pri·or·i·ty | \ prī-ˈȯr-ə-tē
1a: the quality or state of being prior
b: superiority in rank, position, or privilege
2a: precedence in date or position of publication
b: legal precedence in exercise of rights over the same subject matter: a preferential rating especially: one that allocates rights to goods and services usually in limited supply that project has top priority
3: something given or meriting attention before competing alternatives
I'm going to write today about number 3. I don't know about you - but my life is full of "competing alternatives".
The first time that I sit at my desk each day, I decide on my priority. Then I write it at the top of my today card. Beneath it, I write a maximum of two more "move the needle" tasks.
The today card is part of Analog by Ugmonk, an unnecessarily beautiful desk accessory that you definitely don't need, but may probably want. Follow the link at your wallet's peril.
The five minutes focused on deciding my priority is essential. Left to my own devices, I tend towards completing busy work. Ticking off multiple tasks, rather than tackling one that moves the needle.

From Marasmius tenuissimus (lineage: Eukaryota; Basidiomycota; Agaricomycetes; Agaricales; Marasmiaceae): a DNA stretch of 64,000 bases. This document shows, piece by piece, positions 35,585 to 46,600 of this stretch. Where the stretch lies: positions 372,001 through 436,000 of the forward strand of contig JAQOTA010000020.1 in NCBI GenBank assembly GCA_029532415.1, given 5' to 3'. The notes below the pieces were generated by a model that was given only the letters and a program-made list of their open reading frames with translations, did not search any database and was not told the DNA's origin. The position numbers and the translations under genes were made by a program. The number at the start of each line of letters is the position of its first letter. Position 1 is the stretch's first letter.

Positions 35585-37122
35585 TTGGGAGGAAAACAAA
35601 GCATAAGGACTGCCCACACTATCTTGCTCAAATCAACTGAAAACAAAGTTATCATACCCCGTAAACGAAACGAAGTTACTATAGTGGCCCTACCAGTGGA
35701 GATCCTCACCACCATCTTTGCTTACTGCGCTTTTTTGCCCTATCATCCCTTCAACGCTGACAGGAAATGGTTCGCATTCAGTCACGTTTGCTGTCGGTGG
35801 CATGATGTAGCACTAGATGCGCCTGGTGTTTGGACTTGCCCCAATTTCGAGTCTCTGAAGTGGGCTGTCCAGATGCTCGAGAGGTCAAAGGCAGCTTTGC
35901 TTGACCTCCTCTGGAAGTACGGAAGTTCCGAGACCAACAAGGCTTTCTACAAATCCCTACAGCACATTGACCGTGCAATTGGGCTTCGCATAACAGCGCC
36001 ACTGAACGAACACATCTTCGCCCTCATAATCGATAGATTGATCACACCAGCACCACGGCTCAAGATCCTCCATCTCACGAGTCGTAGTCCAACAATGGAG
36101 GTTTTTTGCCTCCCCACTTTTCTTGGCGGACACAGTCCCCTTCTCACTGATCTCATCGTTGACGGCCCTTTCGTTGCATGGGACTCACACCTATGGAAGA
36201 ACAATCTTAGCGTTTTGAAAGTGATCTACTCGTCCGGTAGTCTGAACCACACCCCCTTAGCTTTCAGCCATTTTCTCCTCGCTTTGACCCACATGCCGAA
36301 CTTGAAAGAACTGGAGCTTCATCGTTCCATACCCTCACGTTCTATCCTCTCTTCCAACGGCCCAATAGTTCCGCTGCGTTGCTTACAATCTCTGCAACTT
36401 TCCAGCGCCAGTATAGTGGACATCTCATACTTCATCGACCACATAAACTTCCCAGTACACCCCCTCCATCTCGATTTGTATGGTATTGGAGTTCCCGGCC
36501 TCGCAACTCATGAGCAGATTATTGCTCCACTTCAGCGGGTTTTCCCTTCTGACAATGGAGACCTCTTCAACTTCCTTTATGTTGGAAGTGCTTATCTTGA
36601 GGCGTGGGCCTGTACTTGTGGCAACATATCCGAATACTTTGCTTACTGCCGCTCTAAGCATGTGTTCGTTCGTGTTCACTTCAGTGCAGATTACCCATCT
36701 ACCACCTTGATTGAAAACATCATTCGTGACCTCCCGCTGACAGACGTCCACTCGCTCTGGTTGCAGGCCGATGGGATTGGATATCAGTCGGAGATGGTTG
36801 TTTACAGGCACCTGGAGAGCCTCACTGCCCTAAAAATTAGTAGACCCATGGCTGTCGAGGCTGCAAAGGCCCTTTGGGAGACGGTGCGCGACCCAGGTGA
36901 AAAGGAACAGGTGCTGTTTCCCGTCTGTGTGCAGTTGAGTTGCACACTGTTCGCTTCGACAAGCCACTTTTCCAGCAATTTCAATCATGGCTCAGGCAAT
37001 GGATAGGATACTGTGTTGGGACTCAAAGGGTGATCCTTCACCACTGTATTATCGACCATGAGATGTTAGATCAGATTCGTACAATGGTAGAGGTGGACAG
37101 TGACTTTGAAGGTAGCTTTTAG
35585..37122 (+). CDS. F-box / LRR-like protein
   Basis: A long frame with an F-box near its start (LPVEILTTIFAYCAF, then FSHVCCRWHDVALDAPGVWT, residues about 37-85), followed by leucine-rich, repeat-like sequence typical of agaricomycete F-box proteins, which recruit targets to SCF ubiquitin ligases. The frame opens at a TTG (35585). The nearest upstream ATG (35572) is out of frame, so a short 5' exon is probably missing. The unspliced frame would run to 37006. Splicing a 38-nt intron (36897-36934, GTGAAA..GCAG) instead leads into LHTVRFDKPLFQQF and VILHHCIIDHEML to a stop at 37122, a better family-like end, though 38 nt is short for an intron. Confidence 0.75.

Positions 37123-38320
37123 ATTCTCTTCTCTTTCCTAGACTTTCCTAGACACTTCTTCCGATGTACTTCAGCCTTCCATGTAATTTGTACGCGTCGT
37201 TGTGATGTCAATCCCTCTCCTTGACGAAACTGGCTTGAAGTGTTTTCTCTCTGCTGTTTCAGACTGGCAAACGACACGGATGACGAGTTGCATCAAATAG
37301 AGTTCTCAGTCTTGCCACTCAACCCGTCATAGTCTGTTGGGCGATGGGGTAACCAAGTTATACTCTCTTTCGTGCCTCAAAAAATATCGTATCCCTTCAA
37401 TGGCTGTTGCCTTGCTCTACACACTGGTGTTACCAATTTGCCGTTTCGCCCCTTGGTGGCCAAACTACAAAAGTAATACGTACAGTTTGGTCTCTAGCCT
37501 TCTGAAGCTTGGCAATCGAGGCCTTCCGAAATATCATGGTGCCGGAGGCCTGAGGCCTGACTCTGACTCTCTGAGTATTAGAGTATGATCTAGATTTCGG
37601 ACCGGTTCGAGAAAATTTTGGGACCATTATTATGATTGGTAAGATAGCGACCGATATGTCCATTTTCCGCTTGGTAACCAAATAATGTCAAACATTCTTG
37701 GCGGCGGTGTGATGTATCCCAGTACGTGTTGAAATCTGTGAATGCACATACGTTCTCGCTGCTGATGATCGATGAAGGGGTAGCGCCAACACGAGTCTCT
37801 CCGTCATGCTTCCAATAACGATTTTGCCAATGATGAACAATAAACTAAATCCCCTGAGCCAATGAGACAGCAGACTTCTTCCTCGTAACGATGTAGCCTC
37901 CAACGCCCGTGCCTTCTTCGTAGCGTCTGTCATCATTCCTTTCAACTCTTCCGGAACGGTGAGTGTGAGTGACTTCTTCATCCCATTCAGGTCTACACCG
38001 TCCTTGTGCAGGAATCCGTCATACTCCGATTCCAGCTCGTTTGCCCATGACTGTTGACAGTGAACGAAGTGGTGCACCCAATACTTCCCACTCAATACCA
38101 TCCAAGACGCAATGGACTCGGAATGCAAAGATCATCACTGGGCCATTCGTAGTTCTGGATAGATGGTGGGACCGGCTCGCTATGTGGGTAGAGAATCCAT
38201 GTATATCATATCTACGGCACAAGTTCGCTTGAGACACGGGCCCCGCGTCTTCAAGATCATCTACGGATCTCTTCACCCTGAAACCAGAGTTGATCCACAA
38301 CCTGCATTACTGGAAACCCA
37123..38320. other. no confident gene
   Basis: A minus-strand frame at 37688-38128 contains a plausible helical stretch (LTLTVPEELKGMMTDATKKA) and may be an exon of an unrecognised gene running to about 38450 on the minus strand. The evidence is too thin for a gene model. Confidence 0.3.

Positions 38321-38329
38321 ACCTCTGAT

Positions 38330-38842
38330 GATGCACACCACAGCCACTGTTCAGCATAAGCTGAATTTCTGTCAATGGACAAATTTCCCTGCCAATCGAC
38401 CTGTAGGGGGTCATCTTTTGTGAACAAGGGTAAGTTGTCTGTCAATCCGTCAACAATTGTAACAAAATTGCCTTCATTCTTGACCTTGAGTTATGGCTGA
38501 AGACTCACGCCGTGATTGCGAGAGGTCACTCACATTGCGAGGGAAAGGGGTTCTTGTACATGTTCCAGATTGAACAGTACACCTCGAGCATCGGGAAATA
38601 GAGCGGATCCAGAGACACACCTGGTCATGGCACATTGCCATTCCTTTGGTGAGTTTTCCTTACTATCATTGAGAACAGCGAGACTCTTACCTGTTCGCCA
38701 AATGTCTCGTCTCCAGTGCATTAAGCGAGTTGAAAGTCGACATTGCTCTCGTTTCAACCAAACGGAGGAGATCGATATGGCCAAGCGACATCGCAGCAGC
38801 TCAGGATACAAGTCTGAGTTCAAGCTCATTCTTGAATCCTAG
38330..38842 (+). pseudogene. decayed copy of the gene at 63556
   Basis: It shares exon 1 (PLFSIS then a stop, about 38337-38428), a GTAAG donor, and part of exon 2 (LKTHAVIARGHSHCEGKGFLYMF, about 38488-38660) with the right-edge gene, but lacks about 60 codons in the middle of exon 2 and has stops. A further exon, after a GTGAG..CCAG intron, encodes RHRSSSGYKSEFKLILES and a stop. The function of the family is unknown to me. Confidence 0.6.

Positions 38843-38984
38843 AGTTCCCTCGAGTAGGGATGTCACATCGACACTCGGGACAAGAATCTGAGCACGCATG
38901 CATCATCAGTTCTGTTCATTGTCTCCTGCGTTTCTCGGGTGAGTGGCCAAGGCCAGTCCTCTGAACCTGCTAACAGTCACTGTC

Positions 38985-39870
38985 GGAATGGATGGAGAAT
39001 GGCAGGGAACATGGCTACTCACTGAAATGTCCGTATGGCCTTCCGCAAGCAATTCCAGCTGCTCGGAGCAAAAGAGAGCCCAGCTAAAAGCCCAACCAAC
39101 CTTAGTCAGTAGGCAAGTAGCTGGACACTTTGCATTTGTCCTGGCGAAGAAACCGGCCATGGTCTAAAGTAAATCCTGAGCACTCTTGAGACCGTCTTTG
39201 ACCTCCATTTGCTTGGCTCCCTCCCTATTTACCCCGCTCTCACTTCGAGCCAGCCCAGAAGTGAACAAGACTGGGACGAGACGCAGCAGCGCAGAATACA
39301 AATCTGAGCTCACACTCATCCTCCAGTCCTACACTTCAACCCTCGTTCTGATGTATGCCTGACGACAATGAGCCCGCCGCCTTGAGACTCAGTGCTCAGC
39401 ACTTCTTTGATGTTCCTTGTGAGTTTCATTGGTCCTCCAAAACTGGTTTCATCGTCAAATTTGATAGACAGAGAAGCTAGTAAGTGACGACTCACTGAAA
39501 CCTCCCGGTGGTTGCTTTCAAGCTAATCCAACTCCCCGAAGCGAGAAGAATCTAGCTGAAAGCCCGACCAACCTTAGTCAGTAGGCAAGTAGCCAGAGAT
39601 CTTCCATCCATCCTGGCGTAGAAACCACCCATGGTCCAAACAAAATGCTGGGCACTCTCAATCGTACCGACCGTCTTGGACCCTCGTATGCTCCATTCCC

I have adopted the move the needle test from MacSparky, David Sparks. He has multiple roles, or contexts, and knows that he needs to use his time to move things forward. I find this approach liberating. It ensures that I work on the things important to me, first.
I still capture tasks in my notebooks, in Things and even in my head - but I use the Analog cards to keep me on track each day.
An extension of this, are themes. I aim to establish a theme for each day. Thursday for example, is "voice". I record my podcasts on Thursday. If I need to schedule a Zoom or Teams conversation, I'll try to do it on a Thursday. On a Thursday, I feel no guilt about chatting. I'm more present. I'm not trying to multi-task. Mentally, I'm switched into speaking and recording, so there are fewer mode switches, making me more efficient.
Simplicity. The more I consider my workflows, the more I seek simplicity. I hope to continue theming my days - making each day more "automatic."
I talk every week with my friend Justin Twyford about productivity. Get Stationery Adjacent wherever you get your podcasts.
This site has a members-only section, where I'm publishing a draft of my novel. Membership is open to all, and costs £3 a month or £24 per annum. The support is invaluable to me, and members get to comment and critique my work as it releases in a private Slack. All members get a free electronic version of any published work too. Join here.